Do expats from Michigan still need to pay state taxes?

Do expats from Michigan still need to pay state taxes?

Understanding state tax obligations is crucial for Michigan expats to avoid unexpected financial burdens and ensure legal compliance. For Michigan residents living abroad, it's essential to determine whether they still need to pay state taxes. 

This article will cover key aspects such as residency statuses and their tax implications, the concept of domicile and its impact on tax obligations, and what constitutes Michigan-sourced income. 

Additionally, we'll provide steps for changing residency, discuss tax benefits and exemptions for expats, explain the process for filing Michigan state taxes from abroad, and highlight penalties for non-compliance. We'll also answer frequently asked questions to address common concerns.


Yes, expats from Michigan may still need to pay state taxes depending on their residency status. 

If Michigan remains your domicile and you haven't established residency elsewhere, you are still considered a Michigan resident for tax purposes and must file state taxes on your worldwide income. 

To avoid this, sever all ties with Michigan, such as selling property, transferring your driver's license, registering to vote in your new state, and becoming domiciled in the new state.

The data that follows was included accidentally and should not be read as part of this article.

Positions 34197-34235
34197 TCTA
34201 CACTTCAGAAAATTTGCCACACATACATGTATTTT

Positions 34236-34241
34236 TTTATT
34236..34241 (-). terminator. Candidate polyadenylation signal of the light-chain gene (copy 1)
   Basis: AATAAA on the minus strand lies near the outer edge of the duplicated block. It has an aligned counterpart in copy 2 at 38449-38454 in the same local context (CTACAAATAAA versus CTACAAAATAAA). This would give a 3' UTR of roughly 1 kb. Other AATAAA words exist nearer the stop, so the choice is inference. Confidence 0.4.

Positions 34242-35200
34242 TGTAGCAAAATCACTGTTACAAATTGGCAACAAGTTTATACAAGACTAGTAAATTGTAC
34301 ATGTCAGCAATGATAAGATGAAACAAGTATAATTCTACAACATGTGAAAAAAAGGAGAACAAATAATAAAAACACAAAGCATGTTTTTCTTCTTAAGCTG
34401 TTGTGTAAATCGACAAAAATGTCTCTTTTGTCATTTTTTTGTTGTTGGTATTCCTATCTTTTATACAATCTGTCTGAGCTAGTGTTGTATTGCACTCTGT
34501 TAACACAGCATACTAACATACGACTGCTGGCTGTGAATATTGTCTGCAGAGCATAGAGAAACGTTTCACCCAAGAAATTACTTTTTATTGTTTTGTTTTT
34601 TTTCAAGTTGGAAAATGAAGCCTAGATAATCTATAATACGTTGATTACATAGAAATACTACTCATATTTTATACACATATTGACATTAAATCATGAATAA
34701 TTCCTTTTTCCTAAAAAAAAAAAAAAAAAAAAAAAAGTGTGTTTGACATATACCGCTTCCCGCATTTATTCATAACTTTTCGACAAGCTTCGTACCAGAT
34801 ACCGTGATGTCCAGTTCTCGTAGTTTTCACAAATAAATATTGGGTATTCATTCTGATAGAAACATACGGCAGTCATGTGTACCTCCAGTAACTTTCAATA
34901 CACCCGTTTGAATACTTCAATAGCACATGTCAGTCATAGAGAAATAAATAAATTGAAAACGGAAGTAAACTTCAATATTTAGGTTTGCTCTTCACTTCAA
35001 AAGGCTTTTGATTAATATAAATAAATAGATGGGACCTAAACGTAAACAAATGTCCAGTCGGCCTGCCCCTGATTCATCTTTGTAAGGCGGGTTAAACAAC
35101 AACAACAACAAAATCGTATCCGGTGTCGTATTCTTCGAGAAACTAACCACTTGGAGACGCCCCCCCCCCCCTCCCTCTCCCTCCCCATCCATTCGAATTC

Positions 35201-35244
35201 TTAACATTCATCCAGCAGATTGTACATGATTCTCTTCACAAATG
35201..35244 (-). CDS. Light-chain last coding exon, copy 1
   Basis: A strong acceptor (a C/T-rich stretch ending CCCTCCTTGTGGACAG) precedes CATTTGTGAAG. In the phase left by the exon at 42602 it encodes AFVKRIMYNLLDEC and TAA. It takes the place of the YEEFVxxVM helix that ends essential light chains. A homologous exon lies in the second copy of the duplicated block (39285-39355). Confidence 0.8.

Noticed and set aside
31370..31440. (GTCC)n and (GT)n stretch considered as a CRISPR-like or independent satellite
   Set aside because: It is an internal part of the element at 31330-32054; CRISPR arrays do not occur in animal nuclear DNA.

Understanding Michigan's tax residency rules

Michigan classifies individuals into three residency statuses for tax purposes: Resident, Nonresident, and Part-Year Resident.

  • Resident: You are considered a resident if Michigan is your domicile, meaning it's your permanent home. Residents are taxed on their worldwide income, regardless of where it's earned.
  • Nonresident: Nonresidents are those who do not meet the criteria for being residents. They are only taxed on income earned from Michigan sources, such as wages for work performed in the state or income from property located in Michigan.
  • Part-Year Resident: If you move to or from Michigan during the tax year, you might be classified as a part-year resident. Part-year residents are taxed on all income received while a resident and only on Michigan-source income received during the portion of the year they were nonresidents.

Domicile and its implications

Your domicile is your permanent home—the place you intend to return to after absences. Domicile plays a crucial role in determining your tax obligations.

If Michigan was your domicile and you haven't established a new one in another state or country, you may still be considered a Michigan resident for tax purposes.